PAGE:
On whose authority did Luther remove the Apocrypha?

Discussion in '2005 Archive' started by Matt Black, Jan 10, 2005.

  1. Matt Black

    Matt Black
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    A question which is self-evident in meaning - any answers?

    Yours in Christ

    Matt
     
  2. Archeryaddict

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    Statements on the Apocrypha from Reformation Days
    Luther Bible (1534). Title to Apocrypha: "APOCRYPHA, that is, Books which are not to be esteemed like the Holy Scriptures, and yet which are useful and good to read."

    Coverdale Bible (1535). Title to Apocrypha: "APOCRYPHA: The books and treatises which among the Fathers of old are not reckoned to be of like authority with the other books of the Bible, neither are they found in the Canon of Hebrew."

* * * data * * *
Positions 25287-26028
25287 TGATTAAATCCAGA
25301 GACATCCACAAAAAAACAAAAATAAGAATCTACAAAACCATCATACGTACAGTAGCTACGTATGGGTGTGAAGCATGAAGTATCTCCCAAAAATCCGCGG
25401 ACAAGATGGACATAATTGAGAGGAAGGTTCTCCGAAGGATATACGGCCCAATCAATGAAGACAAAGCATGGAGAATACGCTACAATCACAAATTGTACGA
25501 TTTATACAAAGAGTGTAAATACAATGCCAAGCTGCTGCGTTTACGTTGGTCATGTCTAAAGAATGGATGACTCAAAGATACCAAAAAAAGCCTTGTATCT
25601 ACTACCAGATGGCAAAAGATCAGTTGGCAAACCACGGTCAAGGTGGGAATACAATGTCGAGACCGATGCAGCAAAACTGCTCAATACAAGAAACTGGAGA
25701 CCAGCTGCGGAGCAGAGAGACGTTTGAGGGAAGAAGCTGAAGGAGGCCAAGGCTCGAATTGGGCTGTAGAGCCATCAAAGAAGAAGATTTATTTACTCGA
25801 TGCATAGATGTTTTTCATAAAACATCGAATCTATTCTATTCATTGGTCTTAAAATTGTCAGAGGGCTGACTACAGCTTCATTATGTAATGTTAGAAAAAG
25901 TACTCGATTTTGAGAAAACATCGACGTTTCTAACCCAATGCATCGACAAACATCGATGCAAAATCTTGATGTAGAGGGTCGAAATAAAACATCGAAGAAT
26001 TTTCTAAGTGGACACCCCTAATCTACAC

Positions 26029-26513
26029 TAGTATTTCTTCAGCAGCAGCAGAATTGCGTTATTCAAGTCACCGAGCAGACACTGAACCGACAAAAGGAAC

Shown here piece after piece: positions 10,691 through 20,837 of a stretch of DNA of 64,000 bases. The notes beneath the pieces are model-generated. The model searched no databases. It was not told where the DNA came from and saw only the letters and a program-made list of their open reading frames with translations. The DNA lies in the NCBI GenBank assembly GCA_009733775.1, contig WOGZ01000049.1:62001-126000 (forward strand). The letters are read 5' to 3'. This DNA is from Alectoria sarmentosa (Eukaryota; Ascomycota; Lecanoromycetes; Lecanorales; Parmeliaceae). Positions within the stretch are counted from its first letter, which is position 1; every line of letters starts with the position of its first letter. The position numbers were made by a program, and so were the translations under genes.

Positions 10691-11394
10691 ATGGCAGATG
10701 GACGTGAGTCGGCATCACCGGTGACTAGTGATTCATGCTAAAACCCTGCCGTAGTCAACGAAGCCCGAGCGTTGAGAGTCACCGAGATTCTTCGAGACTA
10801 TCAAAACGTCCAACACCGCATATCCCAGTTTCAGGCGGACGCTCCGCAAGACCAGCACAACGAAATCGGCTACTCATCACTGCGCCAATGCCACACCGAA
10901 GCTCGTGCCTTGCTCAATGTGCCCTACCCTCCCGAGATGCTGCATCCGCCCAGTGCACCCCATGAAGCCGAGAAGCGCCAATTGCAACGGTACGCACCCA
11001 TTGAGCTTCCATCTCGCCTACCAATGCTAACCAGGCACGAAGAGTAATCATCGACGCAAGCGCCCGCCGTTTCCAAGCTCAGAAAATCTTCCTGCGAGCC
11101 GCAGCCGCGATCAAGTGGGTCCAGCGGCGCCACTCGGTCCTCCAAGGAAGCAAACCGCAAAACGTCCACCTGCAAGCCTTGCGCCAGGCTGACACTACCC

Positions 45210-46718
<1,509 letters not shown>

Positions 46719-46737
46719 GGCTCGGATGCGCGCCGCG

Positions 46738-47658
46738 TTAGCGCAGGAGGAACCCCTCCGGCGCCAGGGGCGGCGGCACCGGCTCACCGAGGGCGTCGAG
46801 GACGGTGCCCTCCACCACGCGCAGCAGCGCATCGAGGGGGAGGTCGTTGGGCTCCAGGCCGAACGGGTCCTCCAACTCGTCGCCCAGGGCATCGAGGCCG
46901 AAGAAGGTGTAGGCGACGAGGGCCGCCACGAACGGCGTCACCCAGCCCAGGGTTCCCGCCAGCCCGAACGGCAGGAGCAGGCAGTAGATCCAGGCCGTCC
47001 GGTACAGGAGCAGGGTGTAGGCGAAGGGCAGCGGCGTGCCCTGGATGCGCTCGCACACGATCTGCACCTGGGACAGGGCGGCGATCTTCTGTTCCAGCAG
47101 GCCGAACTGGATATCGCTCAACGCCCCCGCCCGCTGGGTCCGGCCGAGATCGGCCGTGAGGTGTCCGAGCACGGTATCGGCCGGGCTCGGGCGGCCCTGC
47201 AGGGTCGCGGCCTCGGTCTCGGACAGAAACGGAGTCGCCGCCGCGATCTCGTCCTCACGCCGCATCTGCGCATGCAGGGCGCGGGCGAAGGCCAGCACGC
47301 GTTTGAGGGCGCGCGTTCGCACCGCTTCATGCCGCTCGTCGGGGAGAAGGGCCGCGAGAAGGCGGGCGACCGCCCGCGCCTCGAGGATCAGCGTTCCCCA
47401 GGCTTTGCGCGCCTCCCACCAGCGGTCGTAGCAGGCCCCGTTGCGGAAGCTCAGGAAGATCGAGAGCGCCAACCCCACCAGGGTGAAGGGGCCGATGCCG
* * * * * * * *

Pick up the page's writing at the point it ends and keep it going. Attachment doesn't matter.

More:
Geneva Bible (1560). Preface: "The books that follow in order after the Prophets unto the New Testament, are called Apocrypha, that is, books which were not received by a common consent to be read and expounded publicly in the Church, neither yet served to prove any point of Christian religion save in so much as they had the consent of the other scriptures called canonical to confirm the same, or rather whereon they were grounded: but as books proceeding from godly men they were received to be read for the advancement and furtherance of the knowledge of history and for the instruction of godly manners: which books declare that at all times God had an especial care of His Church, and left them not utterly destitute of teachers and means to confirm them in the hope of the promised Messiah, and also witness that those calamities that God sent to his Church were according to his providence, who had both so threatened by his prophets, and so brought it to pass, for the destruction of their enemies and for the trial of his children."